In the last issue of Jonathan Hickman’s Infinity, one of Marvel Comics’ current ongoing crossover events, we were promised that the mighty Thor, founding Avenger and Norse god of thunder, would have a reckoning against The Builders. Let’s just say, promises have been fulfilled. The details, and my thoughts on Infinity #4 and more, after the jump.
In keeping with the Spider-Man theme this week, and in anticipation of the new movie coming out, I figured it was only natural that I delve into the video game side of Spider-Man. There are a ton of Spider-Man games out there, with a few gems in the mix. The one that I loved however – and a LOT of people will disagree with me on this one – was Spider-Man and Venom: Maximum Carnage on the SNES.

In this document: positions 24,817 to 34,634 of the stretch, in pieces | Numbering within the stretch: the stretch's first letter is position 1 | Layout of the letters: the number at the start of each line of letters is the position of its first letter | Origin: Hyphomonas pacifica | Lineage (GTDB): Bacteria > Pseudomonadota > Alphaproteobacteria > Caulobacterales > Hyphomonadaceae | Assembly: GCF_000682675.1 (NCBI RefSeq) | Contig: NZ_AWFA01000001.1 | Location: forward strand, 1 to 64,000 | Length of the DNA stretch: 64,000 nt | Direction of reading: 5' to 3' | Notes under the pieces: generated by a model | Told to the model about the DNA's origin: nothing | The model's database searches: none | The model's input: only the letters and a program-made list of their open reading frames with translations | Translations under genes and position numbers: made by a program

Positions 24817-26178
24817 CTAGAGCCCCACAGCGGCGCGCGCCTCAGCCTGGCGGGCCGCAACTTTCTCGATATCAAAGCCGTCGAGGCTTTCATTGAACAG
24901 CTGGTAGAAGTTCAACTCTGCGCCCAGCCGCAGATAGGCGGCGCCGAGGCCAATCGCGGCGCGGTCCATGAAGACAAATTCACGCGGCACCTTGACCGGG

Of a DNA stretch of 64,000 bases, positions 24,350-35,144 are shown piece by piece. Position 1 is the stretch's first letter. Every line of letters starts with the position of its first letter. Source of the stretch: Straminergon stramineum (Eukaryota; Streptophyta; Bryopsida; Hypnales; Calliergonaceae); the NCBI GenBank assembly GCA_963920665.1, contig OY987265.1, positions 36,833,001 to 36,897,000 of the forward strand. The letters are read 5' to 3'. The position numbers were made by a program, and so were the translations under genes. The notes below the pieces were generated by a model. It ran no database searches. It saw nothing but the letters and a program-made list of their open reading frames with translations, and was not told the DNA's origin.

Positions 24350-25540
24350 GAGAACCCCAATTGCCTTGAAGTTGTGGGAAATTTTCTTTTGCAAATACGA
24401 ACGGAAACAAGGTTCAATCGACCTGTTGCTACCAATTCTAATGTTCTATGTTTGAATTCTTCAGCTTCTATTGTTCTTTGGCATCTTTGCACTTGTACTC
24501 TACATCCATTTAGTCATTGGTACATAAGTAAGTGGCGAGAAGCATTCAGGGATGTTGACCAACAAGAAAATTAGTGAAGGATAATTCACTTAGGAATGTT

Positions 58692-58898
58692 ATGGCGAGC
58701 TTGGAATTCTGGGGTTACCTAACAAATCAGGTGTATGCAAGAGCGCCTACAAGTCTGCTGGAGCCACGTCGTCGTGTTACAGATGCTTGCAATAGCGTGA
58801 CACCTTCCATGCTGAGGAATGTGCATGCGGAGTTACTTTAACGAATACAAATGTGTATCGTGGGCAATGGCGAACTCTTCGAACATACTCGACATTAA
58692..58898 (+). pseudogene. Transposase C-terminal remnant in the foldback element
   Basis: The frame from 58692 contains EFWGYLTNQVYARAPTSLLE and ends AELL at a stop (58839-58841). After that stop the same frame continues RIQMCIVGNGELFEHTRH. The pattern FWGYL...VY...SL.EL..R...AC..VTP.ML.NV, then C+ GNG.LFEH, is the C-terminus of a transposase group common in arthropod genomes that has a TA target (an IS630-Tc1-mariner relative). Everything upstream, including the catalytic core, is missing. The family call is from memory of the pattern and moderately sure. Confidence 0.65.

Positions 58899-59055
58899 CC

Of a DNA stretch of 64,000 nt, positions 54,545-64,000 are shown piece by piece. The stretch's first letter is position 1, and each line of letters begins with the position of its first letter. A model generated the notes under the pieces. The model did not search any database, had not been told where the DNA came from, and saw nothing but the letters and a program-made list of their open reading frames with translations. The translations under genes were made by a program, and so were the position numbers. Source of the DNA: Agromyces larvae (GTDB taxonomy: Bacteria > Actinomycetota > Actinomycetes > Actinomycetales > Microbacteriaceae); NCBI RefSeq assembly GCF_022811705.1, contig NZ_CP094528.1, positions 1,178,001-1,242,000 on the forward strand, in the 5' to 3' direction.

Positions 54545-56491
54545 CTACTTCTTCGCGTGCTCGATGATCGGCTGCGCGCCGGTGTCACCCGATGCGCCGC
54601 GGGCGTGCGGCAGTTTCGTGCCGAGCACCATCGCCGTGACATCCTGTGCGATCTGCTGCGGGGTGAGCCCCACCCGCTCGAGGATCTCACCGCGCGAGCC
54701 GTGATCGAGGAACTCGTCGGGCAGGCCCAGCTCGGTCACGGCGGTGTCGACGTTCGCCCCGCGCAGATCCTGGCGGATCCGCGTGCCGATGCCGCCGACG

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To tie in with May’s Origin theme, I’ve decided to write up a little something on the history of the main-stream video game console.
Even though I wasn’t around for some of the earlier iterations, I have played all of them, and all of them – while they ranged from terrible to incredible – have left a distinct mark on the culture of gaming.
Many people think of Atari’s Pong as the starting block for video gaming when in fact, there was a little known system that predated it. In 1972, Magnavox released a console called the Magnavox Odyssey, marketed as the first true commercial home video game console. It had a peripheral light gun for a shooting gallery game, very similar to that of the Nintendo Entertainment System (Duck Hunt anyone?).